I build tools, mathematical tools to be specific, and I want those tools to be useful. I want them to be used to study the real world. But when I build those tools, most of the time, I don’t test them on the real world. I use toy models, simpler cases, theories that don’t describe reality and weren’t intended to.
I do this, in part, because it lets me stay one step ahead. I can do more with those toy models, answer more complicated questions with greater precision, than I can for the real world. I can do more ambitious calculations, and still get an answer. And by doing those calculations, I can start to anticipate problems that will crop up for the real world too. Even if we can’t do a calculation yet for the real world, if it requires too much precision or too many particles, we can still study it in a toy model. Then when we’re ready to do those calculations in the real world, we know better what to expect. The toy model will have shown us some of the key challenges, and how to tackle them.
There’s a risk, working with simpler toy models. The risk is that their simplicity misleads you. When you solve a problem in a toy model, could you solve it only because the toy model is easy? Or would a similar solution work in the real world? What features of the toy model did you need, and which are extra?
The only way around this risk is to be careful. You have to keep track of how your toy model differs from the real world. You must keep in mind difficulties that come up on the road to reality: the twists and turns and potholes that real-world theories will give you. You can’t plan around all of them, that’s why you’re working with a toy model in the first place. But for a few key, important ones, you should keep your eye on the horizon. You should keep in mind that, eventually, the simplifications of the toy model will go away. And you should have ideas, perhaps not full plans but at least ideas, for how to handle some of those difficulties. If you put the work in, you stand a good chance of building something that’s useful, not just for toy models, but for explaining the real world.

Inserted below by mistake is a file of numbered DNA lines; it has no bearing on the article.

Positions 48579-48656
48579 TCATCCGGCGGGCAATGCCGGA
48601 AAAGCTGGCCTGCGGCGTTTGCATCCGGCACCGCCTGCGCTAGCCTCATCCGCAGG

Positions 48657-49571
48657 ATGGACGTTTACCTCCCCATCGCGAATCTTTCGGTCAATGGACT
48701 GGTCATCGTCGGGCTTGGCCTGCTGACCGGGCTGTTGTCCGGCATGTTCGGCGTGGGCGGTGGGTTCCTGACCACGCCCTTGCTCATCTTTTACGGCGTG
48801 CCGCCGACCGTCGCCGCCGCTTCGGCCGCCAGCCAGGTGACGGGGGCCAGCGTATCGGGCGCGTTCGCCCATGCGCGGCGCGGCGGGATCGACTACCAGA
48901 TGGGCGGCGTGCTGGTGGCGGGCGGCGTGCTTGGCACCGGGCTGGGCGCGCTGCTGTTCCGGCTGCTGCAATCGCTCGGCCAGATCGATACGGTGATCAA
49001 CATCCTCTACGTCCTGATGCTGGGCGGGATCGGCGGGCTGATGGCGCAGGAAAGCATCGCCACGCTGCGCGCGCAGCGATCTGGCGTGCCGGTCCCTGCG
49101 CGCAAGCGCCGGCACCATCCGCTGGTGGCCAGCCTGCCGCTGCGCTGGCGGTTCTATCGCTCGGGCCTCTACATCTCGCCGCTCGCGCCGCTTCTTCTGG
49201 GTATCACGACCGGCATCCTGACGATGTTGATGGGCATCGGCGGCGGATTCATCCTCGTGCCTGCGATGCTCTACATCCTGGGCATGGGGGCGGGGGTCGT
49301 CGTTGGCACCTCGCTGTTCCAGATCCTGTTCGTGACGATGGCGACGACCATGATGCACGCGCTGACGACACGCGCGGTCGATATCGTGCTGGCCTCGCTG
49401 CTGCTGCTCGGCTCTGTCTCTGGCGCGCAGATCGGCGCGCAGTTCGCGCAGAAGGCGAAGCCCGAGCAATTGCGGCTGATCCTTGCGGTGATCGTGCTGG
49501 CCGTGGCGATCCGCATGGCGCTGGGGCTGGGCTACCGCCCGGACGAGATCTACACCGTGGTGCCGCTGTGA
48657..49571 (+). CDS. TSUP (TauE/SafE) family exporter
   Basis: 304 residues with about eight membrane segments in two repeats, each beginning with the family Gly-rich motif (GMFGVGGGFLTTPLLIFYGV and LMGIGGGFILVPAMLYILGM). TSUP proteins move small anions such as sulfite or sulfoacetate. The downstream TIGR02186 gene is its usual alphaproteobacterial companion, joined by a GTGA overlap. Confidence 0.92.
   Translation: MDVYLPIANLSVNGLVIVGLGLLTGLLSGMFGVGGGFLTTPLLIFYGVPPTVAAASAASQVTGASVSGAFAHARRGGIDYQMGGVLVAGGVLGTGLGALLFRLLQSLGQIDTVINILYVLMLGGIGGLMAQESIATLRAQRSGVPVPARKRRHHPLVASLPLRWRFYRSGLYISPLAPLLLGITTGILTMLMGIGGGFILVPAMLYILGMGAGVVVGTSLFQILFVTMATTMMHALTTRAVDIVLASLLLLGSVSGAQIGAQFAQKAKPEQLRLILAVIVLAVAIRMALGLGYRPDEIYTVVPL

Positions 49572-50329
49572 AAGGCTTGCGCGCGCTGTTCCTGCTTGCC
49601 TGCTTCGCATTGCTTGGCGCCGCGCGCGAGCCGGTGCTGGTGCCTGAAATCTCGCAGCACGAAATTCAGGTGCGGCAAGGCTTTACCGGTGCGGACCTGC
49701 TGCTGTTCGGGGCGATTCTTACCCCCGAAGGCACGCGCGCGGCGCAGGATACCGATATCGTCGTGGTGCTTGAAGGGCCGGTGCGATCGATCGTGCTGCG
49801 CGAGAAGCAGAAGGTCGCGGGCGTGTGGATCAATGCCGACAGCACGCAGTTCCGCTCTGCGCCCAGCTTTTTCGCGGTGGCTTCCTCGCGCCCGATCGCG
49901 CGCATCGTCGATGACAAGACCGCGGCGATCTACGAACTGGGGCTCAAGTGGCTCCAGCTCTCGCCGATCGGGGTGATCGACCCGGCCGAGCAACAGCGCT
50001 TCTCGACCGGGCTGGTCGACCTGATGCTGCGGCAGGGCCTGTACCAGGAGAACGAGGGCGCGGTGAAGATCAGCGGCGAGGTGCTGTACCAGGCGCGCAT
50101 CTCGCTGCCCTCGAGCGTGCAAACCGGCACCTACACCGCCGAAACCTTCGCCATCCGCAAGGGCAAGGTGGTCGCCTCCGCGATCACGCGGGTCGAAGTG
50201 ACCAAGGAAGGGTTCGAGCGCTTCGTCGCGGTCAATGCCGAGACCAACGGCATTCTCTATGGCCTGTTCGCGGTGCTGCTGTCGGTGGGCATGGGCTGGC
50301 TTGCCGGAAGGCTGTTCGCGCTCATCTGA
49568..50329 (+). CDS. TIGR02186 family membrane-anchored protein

Great thinking! I really like your posts.
Which begs the question of what the most important differences between your favorite toy models and reality are.
One of the biggest differences has to do with dimensions.
Four is a special number. Special things happen in four dimensions that don’t happen elsewhere. You’ve probably heard them mentioned in other contexts.
When calculating in the real world, people often use something called Dimensional Regularization. You let the dimension vary, slightly away from four dimensions, in order to avoid divergences.
Doing this spoils a lot of the magic of four dimensions. That magic is quite powerful, and it’s at the heart of a lot of advances in amplitudes. In particular, it’s been very useful in N=4 super Yang-Mills, where for a variety of reasons you can either avoid thinking about Dimensional Regularization, or avoid doing it altogether.
Thus, the tricky part, and the issue to keep in mind: to generalize from the toy model, you must either find ways to keep using four dimensions despite not using Dimensional Regularization, or find a different regularization you can use in the real world.
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FWIW, I love your use of the term “magic” in the non-magical sense here, which is something that I do quite frequently when talking about physics, math and law.